Interview with Dr. Tadesse Amera – Director of PAN Ethiopia and Co-Chair of IPEN
Amelie Owen (HEJSupport) sat down with Dr. Tadesse Amera to discuss the challenges and benefits of the transition to organic cotton farming in Ethiopia.
Could you tell me a bit more about yourself? When and why did you decide to start growing organic cotton?
My organization Pesticides Action Network (PAN) Ethiopia works in mitigating the environmental and health impacts of pesticides and other hazardous chemicals. When talking about pesticides, most of the world’s production is used for cotton growing. Indeed, cotton is also known as a “museum of pests” because it attracts many pests. When pesticides are used (most of them very hazardous), it affects the producers, health and especially the smaller farmers but also the environment. Most reports of pesticides poisoning come from cotton fields because the majority of pesticides are used there. The main goal of my organization is to reduce the burden of pesticides on smallholder farmers.
Could you tell me about your work on the implementation of cotton organic farming?
We started with introducing a integrated pest management (IPM) approach in southern Ethiopia in the Rift Valley Area. The IPM) approach means that one is using techniques that focus on pest prevention without the use of synthetic pesticides. Synthetic pesticides are expensive and dangerous for people’s health while biological control measures are proved to be effective and affordable for the local communities. Our trainings were useful as many farmers recognized that they did not need synthetic pesticides at all and decided to start organic cotton farming instead. This is how our first and unique, for now, organic cotton farm cooperative was set up in Ethiopia.
What kind of obstacles did you face in the transition to organic farming?
The main obstacle was the first steps in the introduction of the IPM approach which was not like the usual practice, which needed an adult learning approach and farmer field schools to get behavior change. But after we accomplished these first steps, it was the farmers’ initiative to transition themselves to organic farming.
Introducing techniques that assist minimizing pesticide dependency via IPM practice was a challenge because behaviors have to be changed and a new way of proceeding has to be learned. We used, for that purpose, the farmers field school approach to bring the behavioral change. The farmers field school is a method that makes farmers experts and involved as part of the knowledge sharing process rather than acceptors of “top-down directives”.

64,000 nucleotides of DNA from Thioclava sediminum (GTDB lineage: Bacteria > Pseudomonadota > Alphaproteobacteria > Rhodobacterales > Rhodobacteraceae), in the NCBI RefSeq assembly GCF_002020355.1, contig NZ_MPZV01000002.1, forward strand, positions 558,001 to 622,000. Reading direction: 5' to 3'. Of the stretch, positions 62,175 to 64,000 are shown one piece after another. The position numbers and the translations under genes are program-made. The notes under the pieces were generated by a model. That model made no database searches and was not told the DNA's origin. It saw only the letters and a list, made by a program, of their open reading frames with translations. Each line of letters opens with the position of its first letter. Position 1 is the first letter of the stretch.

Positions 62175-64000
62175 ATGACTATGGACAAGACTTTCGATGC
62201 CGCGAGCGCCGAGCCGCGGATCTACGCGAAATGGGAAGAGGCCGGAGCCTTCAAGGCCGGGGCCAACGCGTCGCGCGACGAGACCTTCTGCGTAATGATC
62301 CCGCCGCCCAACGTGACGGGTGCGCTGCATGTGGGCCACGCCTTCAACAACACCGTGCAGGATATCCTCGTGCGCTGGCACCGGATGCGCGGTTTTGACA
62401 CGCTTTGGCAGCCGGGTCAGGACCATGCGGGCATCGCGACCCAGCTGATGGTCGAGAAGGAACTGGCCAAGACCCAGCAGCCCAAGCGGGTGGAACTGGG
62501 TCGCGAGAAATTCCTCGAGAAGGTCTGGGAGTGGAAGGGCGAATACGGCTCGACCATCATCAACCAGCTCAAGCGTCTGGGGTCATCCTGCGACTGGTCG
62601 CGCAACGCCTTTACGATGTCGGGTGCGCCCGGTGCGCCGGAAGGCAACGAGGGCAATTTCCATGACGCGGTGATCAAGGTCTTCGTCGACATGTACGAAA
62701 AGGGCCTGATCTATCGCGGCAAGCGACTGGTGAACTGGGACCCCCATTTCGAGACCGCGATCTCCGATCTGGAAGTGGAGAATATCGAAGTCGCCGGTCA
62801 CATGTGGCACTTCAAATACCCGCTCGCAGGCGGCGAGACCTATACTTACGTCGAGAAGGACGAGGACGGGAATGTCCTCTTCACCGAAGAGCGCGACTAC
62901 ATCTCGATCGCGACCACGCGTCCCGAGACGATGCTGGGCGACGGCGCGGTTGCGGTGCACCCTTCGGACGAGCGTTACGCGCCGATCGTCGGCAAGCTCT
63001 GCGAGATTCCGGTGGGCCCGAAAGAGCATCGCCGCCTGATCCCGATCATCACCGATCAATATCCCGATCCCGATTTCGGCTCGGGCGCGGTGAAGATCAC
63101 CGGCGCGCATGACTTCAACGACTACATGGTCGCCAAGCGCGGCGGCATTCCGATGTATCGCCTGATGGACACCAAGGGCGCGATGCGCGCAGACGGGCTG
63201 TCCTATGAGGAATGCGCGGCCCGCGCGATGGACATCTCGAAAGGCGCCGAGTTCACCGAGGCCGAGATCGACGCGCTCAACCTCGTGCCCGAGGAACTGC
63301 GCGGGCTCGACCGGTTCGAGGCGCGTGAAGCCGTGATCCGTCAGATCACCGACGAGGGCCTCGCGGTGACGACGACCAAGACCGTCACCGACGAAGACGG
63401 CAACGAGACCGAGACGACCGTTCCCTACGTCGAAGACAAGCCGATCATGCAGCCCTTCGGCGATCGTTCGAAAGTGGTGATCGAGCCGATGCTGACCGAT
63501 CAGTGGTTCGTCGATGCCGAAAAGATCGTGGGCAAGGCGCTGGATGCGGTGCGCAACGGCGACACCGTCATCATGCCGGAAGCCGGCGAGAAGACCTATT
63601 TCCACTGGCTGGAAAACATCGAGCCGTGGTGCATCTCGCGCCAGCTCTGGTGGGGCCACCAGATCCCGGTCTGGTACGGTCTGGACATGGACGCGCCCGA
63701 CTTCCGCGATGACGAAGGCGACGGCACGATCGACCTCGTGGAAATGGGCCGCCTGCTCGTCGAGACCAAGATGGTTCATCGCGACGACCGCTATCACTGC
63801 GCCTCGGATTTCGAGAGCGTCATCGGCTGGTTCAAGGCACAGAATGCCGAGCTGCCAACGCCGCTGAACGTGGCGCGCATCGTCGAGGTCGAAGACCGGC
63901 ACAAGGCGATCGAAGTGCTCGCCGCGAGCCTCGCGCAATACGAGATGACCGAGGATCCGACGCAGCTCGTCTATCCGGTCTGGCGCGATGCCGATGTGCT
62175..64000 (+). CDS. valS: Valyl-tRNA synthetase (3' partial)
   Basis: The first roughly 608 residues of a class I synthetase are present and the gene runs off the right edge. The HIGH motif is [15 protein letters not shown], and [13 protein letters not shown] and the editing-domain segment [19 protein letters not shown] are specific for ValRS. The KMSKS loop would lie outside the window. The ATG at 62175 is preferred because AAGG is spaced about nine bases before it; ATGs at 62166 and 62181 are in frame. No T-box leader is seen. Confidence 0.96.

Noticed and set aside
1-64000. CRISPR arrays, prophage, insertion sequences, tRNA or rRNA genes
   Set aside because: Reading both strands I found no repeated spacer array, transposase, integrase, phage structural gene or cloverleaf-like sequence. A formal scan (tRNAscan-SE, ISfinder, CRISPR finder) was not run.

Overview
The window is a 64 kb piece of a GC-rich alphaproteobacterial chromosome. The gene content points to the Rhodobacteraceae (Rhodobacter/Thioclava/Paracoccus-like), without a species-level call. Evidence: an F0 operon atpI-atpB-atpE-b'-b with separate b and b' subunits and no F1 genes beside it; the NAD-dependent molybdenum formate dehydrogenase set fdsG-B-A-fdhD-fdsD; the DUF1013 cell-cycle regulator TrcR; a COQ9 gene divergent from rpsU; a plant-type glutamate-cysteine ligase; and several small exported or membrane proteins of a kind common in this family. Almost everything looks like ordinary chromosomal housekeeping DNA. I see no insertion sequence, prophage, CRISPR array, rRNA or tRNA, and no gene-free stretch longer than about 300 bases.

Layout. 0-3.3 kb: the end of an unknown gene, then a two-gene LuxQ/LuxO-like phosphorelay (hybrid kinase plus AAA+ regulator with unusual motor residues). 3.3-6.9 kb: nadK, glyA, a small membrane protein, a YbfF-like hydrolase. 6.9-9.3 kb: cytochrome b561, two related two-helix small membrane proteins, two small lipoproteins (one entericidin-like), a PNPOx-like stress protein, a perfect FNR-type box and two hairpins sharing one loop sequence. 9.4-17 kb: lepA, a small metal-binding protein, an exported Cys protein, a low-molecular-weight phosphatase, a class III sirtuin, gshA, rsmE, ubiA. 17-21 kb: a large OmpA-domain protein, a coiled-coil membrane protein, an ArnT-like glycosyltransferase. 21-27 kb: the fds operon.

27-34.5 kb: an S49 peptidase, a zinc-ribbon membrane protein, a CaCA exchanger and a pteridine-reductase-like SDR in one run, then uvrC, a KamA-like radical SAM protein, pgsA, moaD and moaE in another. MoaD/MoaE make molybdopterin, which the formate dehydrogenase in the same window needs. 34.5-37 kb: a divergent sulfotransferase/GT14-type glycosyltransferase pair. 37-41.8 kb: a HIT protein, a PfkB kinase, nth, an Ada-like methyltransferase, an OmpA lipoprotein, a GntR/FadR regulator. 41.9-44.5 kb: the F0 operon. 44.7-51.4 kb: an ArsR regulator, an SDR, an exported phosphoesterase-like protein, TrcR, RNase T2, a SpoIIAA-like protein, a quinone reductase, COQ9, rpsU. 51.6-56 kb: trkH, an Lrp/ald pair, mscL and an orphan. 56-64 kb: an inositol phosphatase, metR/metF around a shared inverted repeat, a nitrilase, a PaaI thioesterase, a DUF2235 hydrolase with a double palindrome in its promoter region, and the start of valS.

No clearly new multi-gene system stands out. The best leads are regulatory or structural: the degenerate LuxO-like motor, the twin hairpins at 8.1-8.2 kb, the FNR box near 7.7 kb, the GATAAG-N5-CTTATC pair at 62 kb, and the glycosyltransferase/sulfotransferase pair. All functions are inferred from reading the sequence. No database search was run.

Why is organic farming of cotton necessary in the matter of the textile industry?
The textile industry is trying to source 100% sustainable cotton by 2025. One of the sustainable cotton categories is organic. For some industries that want to go organic, the organic farming is an input that they need to have. By getting organic cotton, the industry can go all organic through the value chain: organic dyes, environmentally-sound production systems but also respecting social rights of employees. They become an ethical industry. Thus, organic farming is indeed a good input for the industrial sector.
Could you explain what are the specific issues related to women field workers? Are women more easily exposed to health threats in cotton production?
With regards to pesticide poisoning, women are really in danger. There is numerous scientific data confirming toxic effects of pesticides on women, including breast cancer and lower fertility. However, exposure to pesticides affects more than just the health of women themselves. There is also a risk of toxic chemical transmission to the womb. For that matter, the newborn can also be exposed. In addition, women working in the farms can wear clothes contaminated with pesticides, which will end up in the household where the contamination continues.
These and other threats posed by pesticides are an important argument in favor of organic farming, including organic cotton production. We brought this to the attention of working women, and they were among the first farmers to support the idea of organic cotton production. Since then, women have played a big role in our cooperative.
What is the key market for your organic cotton?
The demand so far has been in different parts of the world. Since the production is absorbed by the Ethiopian textile industry, the cotton is sold to the national sector which exports the textile products further.
With regards to textile production, our women farmers have hand spinning associations that produce hand-spun yarn (see photo below) and this yarn is hand-woven to produce traditional dresses in small numbers.
Is it difficult to be certified as organic cotton?
It is a very difficult and long process where every step of the production must be documented. But now the farmers have the EU Organic certification for the whole cooperative.
What kind of monitoring have you set into place to ensure the organic farming standards are followed?
We have experts in the field which are assisting the farmers in their daily activities. Moreover, there is an internal control system within the cooperative which is managed by the farmers themselves. We assist the farmers, and the farmers have a peer monitoring system according to the internal system that they developed themselves.
What are the next steps in organic cotton farming in Ethiopia?
Our work depends on funding, and the COVID-19 pandemic has significantly affected the availability of funds. However, we plan to expand our work to other parts of Ethiopia so that more farmers start producing organic cotton and more textile producers turn to using organic raw materials for fabrics and clothing. I believe that Ethiopia could be a great example for other African countries and the world to produce cotton that is safe for people and the environment.